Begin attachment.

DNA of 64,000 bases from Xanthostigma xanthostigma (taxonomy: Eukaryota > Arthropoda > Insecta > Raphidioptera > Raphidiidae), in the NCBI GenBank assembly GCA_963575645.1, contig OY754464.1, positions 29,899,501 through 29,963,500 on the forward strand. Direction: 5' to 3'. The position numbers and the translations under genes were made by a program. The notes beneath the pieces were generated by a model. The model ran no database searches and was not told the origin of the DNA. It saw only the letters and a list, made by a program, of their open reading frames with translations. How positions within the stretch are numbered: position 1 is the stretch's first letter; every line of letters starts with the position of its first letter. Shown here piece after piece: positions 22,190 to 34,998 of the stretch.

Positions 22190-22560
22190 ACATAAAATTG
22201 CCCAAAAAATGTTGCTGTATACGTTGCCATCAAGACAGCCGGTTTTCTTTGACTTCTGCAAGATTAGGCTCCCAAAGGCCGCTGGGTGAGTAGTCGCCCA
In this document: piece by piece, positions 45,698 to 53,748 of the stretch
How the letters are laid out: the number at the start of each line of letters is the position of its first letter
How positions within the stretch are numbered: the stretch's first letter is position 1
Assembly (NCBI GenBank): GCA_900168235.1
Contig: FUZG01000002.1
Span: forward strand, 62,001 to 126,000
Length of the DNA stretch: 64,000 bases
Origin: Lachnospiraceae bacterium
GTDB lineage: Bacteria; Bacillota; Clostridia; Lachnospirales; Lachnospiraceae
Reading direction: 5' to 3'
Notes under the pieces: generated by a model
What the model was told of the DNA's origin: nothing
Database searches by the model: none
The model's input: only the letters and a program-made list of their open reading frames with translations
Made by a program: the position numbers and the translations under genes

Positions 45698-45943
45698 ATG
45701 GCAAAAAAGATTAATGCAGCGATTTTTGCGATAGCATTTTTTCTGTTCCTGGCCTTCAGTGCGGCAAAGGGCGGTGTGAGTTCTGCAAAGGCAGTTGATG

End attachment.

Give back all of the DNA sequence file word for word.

DNA of 64,000 bases from Xanthostigma xanthostigma (taxonomy: Eukaryota > Arthropoda > Insecta > Raphidioptera > Raphidiidae), in the NCBI GenBank assembly GCA_963575645.1, contig OY754464.1, positions 29,899,501 through 29,963,500 on the forward strand. Direction: 5' to 3'. The position numbers and the translations under genes were made by a program. The notes beneath the pieces were generated by a model. The model ran no database searches and was not told the origin of the DNA. It saw only the letters and a list, made by a program, of their open reading frames with translations. How positions within the stretch are numbered: position 1 is the stretch's first letter; every line of letters starts with the position of its first letter. Shown here piece after piece: positions 22,190 to 34,998 of the stretch.

Positions 22190-22560
22190 ACATAAAATTG
22201 CCCAAAAAATGTTGCTGTATACGTTGCCATCAAGACAGCCGGTTTTCTTTGACTTCTGCAAGATTAGGCTCCCAAAGGCCGCTGGGTGAGTAGTCGCCCA
In this document: piece by piece, positions 45,698 to 53,748 of the stretch
How the letters are laid out: the number at the start of each line of letters is the position of its first letter
How positions within the stretch are numbered: the stretch's first letter is position 1
Assembly (NCBI GenBank): GCA_900168235.1
Contig: FUZG01000002.1
Span: forward strand, 62,001 to 126,000
Length of the DNA stretch: 64,000 bases
Origin: Lachnospiraceae bacterium
GTDB lineage: Bacteria; Bacillota; Clostridia; Lachnospirales; Lachnospiraceae
Reading direction: 5' to 3'
Notes under the pieces: generated by a model
What the model was told of the DNA's origin: nothing
Database searches by the model: none
The model's input: only the letters and a program-made list of their open reading frames with translations
Made by a program: the position numbers and the translations under genes

Positions 45698-45943
45698 ATG
45701 GCAAAAAAGATTAATGCAGCGATTTTTGCGATAGCATTTTTTCTGTTCCTGGCCTTCAGTGCGGCAAAGGGCGGTGTGAGTTCTGCAAAGGCAGTTGATG